One of the uncommon edible berries that we grow is sea buckthorn – Hippophae rhamnoides which should not be confused with the common buckthorn – Rhamnus cathartica which is quite invasive. As with many of the uncommon fruits and berries that we grow, we discovered this one in a Charles Nardozzi column, Unusual Edible Berries. We liked that it was extremely hardy, was a nitrogen fixer and was very high in vitamin C. It is also lethally thorny so when we discovered a thornless variety, Harvest Moon, we decided to buy some bushes. That’s when we found out that there are male and female plants and you don’t know what you’ve got for a number of years. We bought our plants from DNAGardens who, at the time, were propagating using a technique known as tissue culturing so we knew that we had male and female plants. What I didn’t know at the time was that it is very difficult to propagate sea buckthorn by either softwood or hardwood cuttings.
But a single line in Michael Dirr’s The Reference Manual of Wood Plant Propagation suggested a possible propagation technique: This species suckers profusely; a good indication that it will regenerate from root pieces. I’ve not seen any suckering on our plants but I figured it was worth a try. So I carefully uncovered roots on both the male and female plants and cut off two of the small roots from each, potted them up in Pro-Mix BX and waited. Eleven days later one of the male roots had a tiny bit of green.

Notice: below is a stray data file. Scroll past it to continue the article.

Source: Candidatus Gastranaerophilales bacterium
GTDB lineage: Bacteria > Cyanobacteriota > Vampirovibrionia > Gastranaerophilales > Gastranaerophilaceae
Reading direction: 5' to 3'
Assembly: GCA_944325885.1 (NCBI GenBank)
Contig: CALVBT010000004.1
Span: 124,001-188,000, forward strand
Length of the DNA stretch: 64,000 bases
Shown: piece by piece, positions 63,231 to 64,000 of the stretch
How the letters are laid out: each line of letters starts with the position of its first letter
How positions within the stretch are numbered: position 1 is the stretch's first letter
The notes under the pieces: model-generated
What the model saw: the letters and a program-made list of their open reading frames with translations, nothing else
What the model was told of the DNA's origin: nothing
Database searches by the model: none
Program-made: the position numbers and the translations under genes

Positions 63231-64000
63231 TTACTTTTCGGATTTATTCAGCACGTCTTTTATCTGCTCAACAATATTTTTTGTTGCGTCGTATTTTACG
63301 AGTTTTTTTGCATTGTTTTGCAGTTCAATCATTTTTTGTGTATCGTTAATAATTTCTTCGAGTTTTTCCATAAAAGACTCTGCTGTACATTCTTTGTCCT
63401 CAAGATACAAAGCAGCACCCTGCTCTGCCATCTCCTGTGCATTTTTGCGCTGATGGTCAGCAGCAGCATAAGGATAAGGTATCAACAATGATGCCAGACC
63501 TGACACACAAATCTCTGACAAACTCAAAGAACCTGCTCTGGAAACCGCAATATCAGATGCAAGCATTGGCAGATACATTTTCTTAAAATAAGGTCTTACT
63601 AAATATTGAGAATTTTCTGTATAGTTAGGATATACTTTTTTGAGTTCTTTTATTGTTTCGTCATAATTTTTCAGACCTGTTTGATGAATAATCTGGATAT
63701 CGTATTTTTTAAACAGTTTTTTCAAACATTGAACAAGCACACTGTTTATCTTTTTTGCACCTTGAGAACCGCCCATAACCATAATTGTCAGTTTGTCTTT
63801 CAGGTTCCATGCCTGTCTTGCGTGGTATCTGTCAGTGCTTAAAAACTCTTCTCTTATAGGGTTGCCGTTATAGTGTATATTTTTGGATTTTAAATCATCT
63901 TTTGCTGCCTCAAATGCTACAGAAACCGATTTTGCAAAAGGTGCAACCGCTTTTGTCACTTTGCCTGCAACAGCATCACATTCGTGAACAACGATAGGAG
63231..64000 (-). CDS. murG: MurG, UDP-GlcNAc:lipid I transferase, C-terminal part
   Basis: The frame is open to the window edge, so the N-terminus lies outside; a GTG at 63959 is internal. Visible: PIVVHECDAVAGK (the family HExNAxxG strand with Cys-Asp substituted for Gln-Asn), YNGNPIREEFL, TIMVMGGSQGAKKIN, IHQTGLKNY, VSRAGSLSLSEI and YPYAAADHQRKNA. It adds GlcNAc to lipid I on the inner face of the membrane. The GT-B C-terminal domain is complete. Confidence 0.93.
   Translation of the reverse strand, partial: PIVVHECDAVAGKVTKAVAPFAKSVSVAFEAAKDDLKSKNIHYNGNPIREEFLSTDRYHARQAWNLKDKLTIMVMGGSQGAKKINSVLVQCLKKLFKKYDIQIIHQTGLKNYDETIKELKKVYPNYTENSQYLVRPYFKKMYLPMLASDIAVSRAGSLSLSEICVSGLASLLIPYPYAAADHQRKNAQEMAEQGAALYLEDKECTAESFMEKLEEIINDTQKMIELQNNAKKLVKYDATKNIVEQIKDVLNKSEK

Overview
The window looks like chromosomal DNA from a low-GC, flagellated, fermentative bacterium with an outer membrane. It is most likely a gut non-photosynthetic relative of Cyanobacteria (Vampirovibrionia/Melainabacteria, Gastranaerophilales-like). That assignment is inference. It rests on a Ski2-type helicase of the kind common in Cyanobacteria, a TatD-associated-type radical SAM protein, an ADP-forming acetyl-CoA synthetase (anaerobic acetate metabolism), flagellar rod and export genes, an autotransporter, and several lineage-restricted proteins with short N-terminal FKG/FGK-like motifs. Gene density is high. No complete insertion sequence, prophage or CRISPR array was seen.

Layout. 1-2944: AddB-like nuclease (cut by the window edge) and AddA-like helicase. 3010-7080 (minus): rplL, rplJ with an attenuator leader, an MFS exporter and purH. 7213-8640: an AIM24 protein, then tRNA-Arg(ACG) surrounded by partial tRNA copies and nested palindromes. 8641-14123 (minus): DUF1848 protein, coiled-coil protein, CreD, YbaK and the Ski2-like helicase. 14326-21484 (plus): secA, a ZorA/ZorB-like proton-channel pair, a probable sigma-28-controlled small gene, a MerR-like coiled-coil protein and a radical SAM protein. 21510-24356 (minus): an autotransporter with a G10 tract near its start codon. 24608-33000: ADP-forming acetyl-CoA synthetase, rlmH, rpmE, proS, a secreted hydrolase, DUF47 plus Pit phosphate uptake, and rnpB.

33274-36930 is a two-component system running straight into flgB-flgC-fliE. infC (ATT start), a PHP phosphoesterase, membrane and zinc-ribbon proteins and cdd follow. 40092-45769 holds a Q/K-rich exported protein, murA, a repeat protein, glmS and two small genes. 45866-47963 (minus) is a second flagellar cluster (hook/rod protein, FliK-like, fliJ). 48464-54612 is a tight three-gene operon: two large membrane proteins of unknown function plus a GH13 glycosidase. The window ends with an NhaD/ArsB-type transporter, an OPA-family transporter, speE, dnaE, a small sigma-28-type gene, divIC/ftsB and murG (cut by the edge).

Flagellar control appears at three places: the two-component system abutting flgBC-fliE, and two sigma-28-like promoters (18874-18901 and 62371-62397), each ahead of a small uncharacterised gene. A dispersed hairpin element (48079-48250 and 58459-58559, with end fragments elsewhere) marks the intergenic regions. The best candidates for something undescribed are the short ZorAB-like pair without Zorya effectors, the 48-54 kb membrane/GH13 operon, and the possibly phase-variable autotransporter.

By April 30, this little nub of a shoot was 1 ½” tall.
And that second male cutting was showing a trace of green.
Neither of the female cuttings are showing any green but they may yet surprise given the performance of the second male root. And it’s not that important since we have 5 female plants and 2 male plants. We now have 4 male plants which greatly reduces the impact of one of the male plants dying. And we now have another propagation tool at our disposal.
Hmmm, what other of our trees and shrubs have I seen suckers on? Hazelnut, mulberry, red maple, wild apples. Perhaps any tree or shrub that can be stooled can also be propagated from root cuttings? Stay tuned.